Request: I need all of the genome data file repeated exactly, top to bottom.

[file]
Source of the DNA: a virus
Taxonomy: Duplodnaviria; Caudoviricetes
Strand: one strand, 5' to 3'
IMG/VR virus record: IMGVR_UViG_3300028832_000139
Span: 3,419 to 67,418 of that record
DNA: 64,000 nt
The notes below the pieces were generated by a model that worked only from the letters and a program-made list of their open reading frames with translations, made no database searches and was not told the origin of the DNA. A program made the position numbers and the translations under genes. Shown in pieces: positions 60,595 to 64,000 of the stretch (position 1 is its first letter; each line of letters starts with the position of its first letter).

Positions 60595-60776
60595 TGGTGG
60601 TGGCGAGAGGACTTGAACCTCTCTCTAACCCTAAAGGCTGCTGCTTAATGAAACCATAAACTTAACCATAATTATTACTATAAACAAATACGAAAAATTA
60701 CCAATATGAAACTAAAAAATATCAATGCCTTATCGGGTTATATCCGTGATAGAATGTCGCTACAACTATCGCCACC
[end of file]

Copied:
Source of the DNA: a virus
Taxonomy: Duplodnaviria; Caudoviricetes
Strand: one strand, 5' to 3'
IMG/VR virus record: IMGVR_UViG_3300028832_000139
Span: 3,419 to 67,418 of that record
DNA: 64,000 nt
The notes below the pieces were generated by a model that worked only from the letters and a program-made list of their open reading frames with translations, made no database searches and was not told the origin of the DNA. A program made the position numbers and the translations under genes. Shown in pieces: positions 60,595 to 64,000 of the stretch (position 1 is its first letter; each line of letters starts with the position of its first letter).

Positions 60595-60776
60595 TGGTGG
60601 TGGCGAGAGGACTTGAACCTCTCTCTAACCCTAAAGGCTGCTGCTTAATGAAACCATAAACTTAACCATAATTATTACTATAAACAAATACGAAAAATTA
60701 CCAATATGAAACTAAAAAATATCAATGCCTTATCGGGTTATATCCGTGATAGAATGTCGCTACAACTATCGCCACC